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The Brownell Barrel Extension Torquing Tool, may be misnamed but is fully capable of being used as a Barrel Extension Torquing tool, up to 150 ft/lbs; as I have done repeatedly on both AR15 and AR10 platforms. Usually, when removing the original barrel extension from the barrel manufacturer for having both melonite processed (nitride); then replacing and indexing the gas port as needed in a mill.

The only prerequisite, is that the Torquing process is NOT inverted as suggested here, in using this tool for the barrel nut, but that the barrel is precision torqued by the tool. However, the barrel must be HELD IN A MACHINIST VICE (i.e., KURT 6") preferably mounted in a large Vertical Mill. HOW the barrel is held is equally critical. It requires a pair of mating custom aluminum blocks (about 3" to 4" long) with half-moon channels cut to the radius of the barrel where you can grip; but it is NOT precisely the radius of the barrel. It is slightly smaller, so that a smaller ball mill can be used to cut a second relief down the center of the radius reliefs, which leaves two contact points to grip the barrel so that no direct pressure is applied to the barrel 90-degree (in-line with bore) position. The same smaller ball mill is used to relieve the top mating OD corners of the original barrel relief channel, so that all you have left is these two (per block) pressure points. From an end view, the pressure points of the aluminum block would be at 10:00; 2:00; 4:00 and 8:00 o'clock. What you are avoiding is pressure at 09:00 and 03:00 o'clock, which placed the Kurt clamping pressure horizontally in line with the bore axis. When the Kurt vice clamps down through these blocks, it applies pressure NOT to the barrel's center, but above and below its center-line where it bridges the load above and below the bore. With the barrel firmly locked in place in the vice, with its "grip" blocks; then the TORQUE is applied to the barrel extension directly with the tool; 120 to 140lbs on AR15; 130 to 150lbs on AR10.

One last VERY important point, often overlooked by many: is that the threads must be liberally greased with 50W to 70W oil during assembly and torquing; NOT "Locktite" or any other "anti-seize" thread locking agent. The whole purpose of "torque," is to apply tensile strength to the threads and STRETCH THEM to a given load; not fool yourself with "glue" techniques into thinking you've aided in the thread adhesion surfaces. Leave the Loctite tricks to small screws that are too small to torque properly, and don't have bursts of heat during operation.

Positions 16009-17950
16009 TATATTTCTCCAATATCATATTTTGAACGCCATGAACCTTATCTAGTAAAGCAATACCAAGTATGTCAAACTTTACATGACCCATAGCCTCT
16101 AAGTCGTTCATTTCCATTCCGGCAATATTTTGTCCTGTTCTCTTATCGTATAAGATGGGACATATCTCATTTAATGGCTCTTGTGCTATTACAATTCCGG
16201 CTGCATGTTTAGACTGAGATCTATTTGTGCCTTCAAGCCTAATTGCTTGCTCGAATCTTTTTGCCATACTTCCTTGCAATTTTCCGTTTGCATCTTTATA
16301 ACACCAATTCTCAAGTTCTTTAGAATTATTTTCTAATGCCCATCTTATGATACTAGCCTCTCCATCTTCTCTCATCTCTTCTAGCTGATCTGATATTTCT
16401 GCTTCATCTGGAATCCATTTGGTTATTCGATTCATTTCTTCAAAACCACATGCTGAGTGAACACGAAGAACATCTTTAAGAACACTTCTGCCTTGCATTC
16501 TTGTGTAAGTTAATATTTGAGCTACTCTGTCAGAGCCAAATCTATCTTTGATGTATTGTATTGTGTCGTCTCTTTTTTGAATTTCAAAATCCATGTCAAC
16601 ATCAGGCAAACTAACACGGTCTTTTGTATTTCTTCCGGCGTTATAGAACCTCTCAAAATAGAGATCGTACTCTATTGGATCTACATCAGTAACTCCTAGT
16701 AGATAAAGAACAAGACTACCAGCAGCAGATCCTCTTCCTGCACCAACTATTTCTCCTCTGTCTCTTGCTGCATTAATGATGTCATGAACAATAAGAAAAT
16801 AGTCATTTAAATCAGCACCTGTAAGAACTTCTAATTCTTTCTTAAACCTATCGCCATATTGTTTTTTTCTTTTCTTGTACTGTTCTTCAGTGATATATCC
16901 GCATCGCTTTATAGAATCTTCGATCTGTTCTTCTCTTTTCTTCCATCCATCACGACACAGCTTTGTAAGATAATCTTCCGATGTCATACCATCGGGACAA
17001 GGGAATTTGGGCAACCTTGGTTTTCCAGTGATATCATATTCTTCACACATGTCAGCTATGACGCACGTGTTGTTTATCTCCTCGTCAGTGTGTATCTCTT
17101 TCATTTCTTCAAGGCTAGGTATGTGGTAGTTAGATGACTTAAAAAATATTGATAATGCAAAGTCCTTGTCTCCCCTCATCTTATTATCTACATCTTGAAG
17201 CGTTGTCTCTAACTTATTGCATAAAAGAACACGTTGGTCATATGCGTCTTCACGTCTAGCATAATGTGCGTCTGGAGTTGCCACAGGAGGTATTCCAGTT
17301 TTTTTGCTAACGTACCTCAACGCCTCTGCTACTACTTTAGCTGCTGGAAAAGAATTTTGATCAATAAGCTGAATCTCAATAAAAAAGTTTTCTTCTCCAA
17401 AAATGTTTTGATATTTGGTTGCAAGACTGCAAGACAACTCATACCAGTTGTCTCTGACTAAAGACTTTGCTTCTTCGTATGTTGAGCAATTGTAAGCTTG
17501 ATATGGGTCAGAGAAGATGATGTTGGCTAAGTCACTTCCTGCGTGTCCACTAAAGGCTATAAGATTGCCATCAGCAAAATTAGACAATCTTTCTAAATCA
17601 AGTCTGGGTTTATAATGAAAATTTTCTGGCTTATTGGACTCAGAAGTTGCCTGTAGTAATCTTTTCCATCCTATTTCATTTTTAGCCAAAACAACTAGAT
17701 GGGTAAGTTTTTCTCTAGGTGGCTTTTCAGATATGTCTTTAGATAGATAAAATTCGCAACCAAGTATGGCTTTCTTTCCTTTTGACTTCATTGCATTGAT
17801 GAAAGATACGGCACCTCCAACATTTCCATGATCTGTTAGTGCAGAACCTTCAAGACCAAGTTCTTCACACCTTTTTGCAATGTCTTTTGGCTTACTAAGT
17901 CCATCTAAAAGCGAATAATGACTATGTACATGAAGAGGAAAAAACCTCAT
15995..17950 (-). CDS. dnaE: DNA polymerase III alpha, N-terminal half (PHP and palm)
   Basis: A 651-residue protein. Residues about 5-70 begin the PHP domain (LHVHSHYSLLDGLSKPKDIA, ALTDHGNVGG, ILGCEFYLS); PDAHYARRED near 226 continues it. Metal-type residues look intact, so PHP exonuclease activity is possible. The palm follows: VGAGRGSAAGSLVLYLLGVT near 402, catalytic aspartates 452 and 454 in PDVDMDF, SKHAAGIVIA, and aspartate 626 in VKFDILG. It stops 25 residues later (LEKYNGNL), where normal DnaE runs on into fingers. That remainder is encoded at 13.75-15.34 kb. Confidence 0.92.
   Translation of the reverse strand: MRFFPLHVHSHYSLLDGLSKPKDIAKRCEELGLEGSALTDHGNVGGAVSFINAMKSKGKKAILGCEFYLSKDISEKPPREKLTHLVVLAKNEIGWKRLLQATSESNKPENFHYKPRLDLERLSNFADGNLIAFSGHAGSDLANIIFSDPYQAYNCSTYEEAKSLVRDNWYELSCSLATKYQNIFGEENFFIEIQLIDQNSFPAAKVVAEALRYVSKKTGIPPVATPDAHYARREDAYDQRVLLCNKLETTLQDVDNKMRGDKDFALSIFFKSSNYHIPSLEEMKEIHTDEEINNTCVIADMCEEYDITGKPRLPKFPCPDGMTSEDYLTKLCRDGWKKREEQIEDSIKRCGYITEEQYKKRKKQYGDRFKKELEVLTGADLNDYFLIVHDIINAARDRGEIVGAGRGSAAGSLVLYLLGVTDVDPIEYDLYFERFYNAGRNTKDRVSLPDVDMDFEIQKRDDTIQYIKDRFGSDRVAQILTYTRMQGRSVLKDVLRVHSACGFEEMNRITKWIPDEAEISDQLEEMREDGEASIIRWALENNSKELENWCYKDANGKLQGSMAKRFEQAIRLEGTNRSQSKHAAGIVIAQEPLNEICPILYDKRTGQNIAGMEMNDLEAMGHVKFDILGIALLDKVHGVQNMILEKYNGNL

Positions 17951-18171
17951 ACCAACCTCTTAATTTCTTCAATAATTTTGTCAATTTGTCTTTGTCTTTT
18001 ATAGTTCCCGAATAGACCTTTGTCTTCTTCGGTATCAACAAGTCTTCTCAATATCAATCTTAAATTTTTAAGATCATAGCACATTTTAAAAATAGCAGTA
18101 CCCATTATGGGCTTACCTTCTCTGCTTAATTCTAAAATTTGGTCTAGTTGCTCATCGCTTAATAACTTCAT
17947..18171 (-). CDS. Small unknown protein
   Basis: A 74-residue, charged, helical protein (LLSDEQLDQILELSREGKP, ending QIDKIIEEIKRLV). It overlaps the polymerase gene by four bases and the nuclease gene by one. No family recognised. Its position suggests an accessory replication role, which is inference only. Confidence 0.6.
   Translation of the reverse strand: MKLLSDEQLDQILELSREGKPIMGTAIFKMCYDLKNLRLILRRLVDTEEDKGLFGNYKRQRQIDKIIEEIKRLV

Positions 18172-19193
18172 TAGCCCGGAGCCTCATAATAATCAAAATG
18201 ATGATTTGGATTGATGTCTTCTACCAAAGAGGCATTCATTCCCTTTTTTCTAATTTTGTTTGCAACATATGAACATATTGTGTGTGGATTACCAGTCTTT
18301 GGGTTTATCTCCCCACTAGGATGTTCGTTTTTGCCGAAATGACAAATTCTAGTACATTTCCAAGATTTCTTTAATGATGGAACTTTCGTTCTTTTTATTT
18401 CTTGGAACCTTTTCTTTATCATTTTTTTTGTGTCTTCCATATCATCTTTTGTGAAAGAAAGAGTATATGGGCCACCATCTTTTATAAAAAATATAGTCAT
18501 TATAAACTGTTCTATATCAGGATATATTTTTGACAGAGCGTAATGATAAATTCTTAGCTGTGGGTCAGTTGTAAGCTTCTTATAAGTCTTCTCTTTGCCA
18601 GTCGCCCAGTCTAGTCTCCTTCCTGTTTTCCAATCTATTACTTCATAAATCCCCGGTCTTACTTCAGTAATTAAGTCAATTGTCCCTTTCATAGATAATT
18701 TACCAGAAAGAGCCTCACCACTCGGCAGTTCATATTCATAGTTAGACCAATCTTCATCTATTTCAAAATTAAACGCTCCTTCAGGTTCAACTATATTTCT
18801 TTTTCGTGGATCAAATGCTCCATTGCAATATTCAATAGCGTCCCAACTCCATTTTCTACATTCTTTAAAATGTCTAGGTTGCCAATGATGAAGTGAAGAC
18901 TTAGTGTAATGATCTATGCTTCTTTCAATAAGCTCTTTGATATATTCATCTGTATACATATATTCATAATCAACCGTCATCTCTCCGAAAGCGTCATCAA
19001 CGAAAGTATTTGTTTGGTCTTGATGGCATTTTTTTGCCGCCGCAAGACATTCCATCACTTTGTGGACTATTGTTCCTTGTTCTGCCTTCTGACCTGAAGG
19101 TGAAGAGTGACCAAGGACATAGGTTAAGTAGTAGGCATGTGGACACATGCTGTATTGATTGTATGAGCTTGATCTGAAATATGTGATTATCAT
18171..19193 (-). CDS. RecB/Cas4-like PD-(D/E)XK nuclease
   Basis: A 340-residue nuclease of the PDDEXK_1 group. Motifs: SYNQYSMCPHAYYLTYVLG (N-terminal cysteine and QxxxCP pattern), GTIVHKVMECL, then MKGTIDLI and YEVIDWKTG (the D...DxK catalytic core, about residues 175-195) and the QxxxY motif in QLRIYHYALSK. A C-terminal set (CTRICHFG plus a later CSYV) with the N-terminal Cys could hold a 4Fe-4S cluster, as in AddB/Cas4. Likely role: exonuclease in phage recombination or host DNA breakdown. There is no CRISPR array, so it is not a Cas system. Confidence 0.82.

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Go hit up the Intro Section, Jim, and tell us about yourself.

The barrel extension is intended to be installed, as part of the barrel manufacturing process, before the barrel is final machined. Doesn't even have the gas port drilled yet,  when the extension goes on.

Barrel extensions are not meant, or designed, to be removed and reinstalled.  The torque for installing during the manufacturing process is 175ft/lb.

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The real reason that you're seeing torque numbers below what I'm stating is because - the initial operation has already been done.  The threads are already stretched, from the real install, the initial operation of building the barrel.

You're taking apart barrels, extensions, and applying torque (hopefully) to realign your extension with the feedramps that were cut in - a later barrel assembly process...  You are torquing it again, after the threads were torqued and stretched to spec the first time.  Your torque values that you are seeing are torque values from stretched threads...   and lower than spec, because of that.  That's the reason that you have a torque range, and not a direct number. 

Hope that makes sense. Look forward to your intro, in this section here (I'll link it for you):

This is the Intro Section, just click it, and make your post about you:


Edited by 98Z5V
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